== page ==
Monday, November 10, 2008

"How I Plot" by Sharon Page

Sharon Page
Hot Silk
Publisher: Kensington Aphrodisia
Pub date: October 2008
Agent: Jessica Faust

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Author Web site:

My RWA chapter held a conference at the end of September, and while heading out to a local pub to meet one of our editor guests, I passed a bookstore with outdoor displays of books on sale. Of course, I couldn’t resist, and I picked up Janet Evanovich’s How I Write. That sparked the idea for my blog entry, “How I Plot.”

For the conference, I was asked to give a workshop on plotting. When I sat down to figure out what I did, I discovered a surprising fact. I’ve written nine books—eight erotic romances for Ellora’s Cave and Kensington Publishing, and one sensual historical for Dell (The Club—my February 2009 market debut). But I had not plotted any two books the same way.

Everyone wants to know the “secrets” of writing, so here are my 3 secrets of plotting:

1) Ask questions and answer them. Be like a three-year-old, who keeps asking “why?” The answer can never be “because,” and the answer should be from your character’s perspective, never the author’s.

2) Plots should be entertaining. There are supposed to be only a handful of basic plots. What makes a book an enthralling read is how the author tells the story. Example: the animated movie Ratatouille. Remy, the hero rat, must follow his dream to be a top chef in Paris, defying his father’s demands that Remy stay with the family and keep away from humans. A hero learning to defy family expectations and follow his dreams is a common plot, but it’s never been told through the eyes of a rat with a gift for cooking.

3) Plotting needs a “quiver of arrows” approach.

What does point 3 mean? When I was unpublished, I thought I would learn the “right way” to plot, and that would be it—that is, I’d plot each book the same way. I took ski lessons from an instructor who described acquiring skiing skills as having a quiver of arrows. You draw out the appropriate arrow for the situation you encounter—powder snow, ice, etc. I realized I used a “quiver of arrows” approach to plotting. So what’s in my quiver?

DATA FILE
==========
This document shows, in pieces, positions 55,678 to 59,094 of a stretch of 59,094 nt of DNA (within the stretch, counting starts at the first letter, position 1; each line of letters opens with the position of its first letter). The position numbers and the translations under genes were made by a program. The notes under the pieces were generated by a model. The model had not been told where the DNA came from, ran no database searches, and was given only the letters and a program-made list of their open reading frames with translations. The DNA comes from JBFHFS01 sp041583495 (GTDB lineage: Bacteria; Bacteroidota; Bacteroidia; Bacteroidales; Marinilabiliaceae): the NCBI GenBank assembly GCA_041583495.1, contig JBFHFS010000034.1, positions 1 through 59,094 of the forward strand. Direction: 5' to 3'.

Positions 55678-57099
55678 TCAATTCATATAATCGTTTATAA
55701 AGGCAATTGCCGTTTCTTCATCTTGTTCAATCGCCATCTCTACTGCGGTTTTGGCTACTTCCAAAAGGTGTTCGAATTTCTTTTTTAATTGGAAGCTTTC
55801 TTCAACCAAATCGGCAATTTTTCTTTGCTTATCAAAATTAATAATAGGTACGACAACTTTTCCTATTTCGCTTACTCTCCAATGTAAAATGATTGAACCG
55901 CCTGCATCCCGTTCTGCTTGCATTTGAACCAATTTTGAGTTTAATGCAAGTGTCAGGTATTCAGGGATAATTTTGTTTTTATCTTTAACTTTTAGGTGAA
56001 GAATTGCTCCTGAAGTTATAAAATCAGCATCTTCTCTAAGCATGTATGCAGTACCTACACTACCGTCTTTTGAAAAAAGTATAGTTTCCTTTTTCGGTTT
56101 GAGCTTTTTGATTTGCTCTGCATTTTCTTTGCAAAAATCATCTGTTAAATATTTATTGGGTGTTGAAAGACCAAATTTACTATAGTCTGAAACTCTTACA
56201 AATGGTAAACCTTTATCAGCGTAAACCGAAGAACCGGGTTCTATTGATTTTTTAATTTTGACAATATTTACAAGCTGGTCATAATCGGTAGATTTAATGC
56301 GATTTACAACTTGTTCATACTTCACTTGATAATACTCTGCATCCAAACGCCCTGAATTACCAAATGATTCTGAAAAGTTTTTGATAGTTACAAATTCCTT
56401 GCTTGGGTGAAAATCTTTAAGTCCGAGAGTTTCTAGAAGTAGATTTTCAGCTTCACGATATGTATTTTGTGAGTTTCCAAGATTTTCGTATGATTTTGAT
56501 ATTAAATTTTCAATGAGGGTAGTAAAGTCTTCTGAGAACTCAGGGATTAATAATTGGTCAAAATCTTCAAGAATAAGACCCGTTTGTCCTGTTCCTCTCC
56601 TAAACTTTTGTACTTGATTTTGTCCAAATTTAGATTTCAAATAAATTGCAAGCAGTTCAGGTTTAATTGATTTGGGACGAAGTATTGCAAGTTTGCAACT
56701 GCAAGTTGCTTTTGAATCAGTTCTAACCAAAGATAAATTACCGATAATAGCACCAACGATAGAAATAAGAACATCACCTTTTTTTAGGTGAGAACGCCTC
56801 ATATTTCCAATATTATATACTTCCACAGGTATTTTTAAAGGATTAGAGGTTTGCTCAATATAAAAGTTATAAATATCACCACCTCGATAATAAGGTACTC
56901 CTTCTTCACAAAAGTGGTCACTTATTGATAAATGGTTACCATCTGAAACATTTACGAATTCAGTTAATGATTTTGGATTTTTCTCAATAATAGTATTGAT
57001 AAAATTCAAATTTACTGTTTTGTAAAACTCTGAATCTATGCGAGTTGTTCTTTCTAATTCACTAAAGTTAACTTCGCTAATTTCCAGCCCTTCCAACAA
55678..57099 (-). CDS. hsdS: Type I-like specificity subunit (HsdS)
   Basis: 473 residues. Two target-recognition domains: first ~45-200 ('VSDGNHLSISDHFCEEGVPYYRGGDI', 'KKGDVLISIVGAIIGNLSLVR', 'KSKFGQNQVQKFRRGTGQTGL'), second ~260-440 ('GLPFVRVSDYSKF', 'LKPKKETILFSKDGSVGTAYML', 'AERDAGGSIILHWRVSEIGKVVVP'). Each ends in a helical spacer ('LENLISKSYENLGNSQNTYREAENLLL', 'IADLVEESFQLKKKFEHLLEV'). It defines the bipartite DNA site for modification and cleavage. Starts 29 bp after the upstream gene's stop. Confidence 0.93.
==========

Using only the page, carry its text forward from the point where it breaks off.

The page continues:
I start with the Concept—that is, I define what the book is about. I’m writing romance, so I think of concept in terms of hero, heroine, and the narrative drive. Here is an example of a WIP of mine: a proud, embittered duke and a feisty, flamboyant Vauxhall performer battle over an orphaned baby. With your characters, think of their internal conflicts and what is holding them back from finding love or happiness in life. Narrative drive is the external event that propels the story. For suspense it is “hero and heroine must catch the killer before the killer gets them.” In a paranormal romance, it could be “hero and heroine must destroy the demon before the demon destroys the world.”

Then I write the last line first. From a workshop by the Harlequin author Molly O’Keefe, I got the concept that the entire book hurtles toward the last line. By writing the last line first, I would get the “theme” or message for my book. Here’s an example: “But happiness waited for them both here. Here—where they had found home.” This story will be about a couple not only falling in love, but also finding out where they belong in the world.